This little undated brief from the good people at The Heartland Institute lays out the straightforward argument for vouchers (and by extension, charter-choice systems) as a money-saver, and it's so clear and straightforward, it's easy to see where the lie is.
The Heartland Institute is a right-leaning thinky tank-- well, actually, they don't appear to be so much leaning as lying down on their right sides atop a mattress stuffed with corporate cash. Founded by a CATO Institute refugee, they're based in the Chicago area (Arlington Heights) and have previously taken such bold stands as teaming up with Phillip Morris to oppose tobacco bans. They've hooked up with some Tea Party groups, and they are a top clearing house for climate change denial.
Their argument in favor of vouchers is as simple as it is wrong.
Florida’s voucher program, for example, costs $3,950 per student,
compared with a public school system that spends $7,000 per pupil.
Surely even the efficiency of the free market can’t make up for a 44
percent funding deficit, right? Wrong: A Northwestern University study
found no difference between achievement in students attending schools
through voucher programs and those attending public schools.
I'm not even going to argue with the second part of their point, because the first part is where the lying occurs. There are several links listed with the article, and they all make the same point-- that choice systems save the taxpayer money because choice-charter-voucher schools educate students for less.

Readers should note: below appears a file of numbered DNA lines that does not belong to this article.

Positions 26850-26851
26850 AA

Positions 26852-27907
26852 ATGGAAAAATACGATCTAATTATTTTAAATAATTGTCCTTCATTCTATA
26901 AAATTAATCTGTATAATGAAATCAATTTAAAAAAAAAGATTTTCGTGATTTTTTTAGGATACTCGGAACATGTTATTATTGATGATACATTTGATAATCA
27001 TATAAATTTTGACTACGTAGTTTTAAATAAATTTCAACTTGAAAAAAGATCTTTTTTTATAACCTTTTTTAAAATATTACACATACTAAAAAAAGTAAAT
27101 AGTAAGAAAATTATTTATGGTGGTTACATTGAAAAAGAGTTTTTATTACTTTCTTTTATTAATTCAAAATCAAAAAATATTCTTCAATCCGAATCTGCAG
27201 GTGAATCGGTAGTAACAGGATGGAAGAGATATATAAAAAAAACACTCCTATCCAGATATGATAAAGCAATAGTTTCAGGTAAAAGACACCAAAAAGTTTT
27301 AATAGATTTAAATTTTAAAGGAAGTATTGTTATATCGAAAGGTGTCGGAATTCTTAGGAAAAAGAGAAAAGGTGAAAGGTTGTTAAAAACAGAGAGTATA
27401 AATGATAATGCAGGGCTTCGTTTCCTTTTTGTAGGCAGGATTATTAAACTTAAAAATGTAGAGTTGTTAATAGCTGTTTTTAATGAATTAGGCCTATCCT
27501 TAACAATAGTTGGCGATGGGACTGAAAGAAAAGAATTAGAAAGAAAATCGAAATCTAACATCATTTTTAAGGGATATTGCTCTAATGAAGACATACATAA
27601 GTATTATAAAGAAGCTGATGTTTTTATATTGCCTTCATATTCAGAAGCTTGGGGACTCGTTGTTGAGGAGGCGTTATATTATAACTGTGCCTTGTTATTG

First, choice-charter-voucher schools educate students for less because they specialize in students that cost less to educate.
Second, and perhaps more importantly, choice systems must increase the total cost of education for the taxpayers in a community. When a voucher or choice or charter payment plan or whatever removes money from a school district, that district must either replace some of that money, or cut programs, or both. That means a tax increase on the local level. Because, no-- when a student leaves a school, that school's total costs do not reduce by the amount of one student's worth of money.
This is precisely what is happening in Pennsylvania, where the funding gap continues to widen. It's widening because, as money is drained from local districts, some districts have greater ability to replace that money than others.
I'm going to use simple numbers so that even a right-leaning thinky tank can understand.
Chris pays $100 for school taxes. Two children from the district leave for a charter school, so now the school only gets $80 of Chris's money. To replace some of the lost $20 and get at least $90 from Chris, the district must raise Chris's taxes. Chris now pays $110 in school taxes.
Voucher systems, choice systems, charter systems-- these are all just a way to raise taxes in order to send a few select children to a private school and pay for it with public dollars.
When someone like the Heartland folks of the Friedman thinky tank wants to tell you how much cheaper a choice system is, notice that they are talking only about state and federal costs-- ask them what happens to local costs under such a system.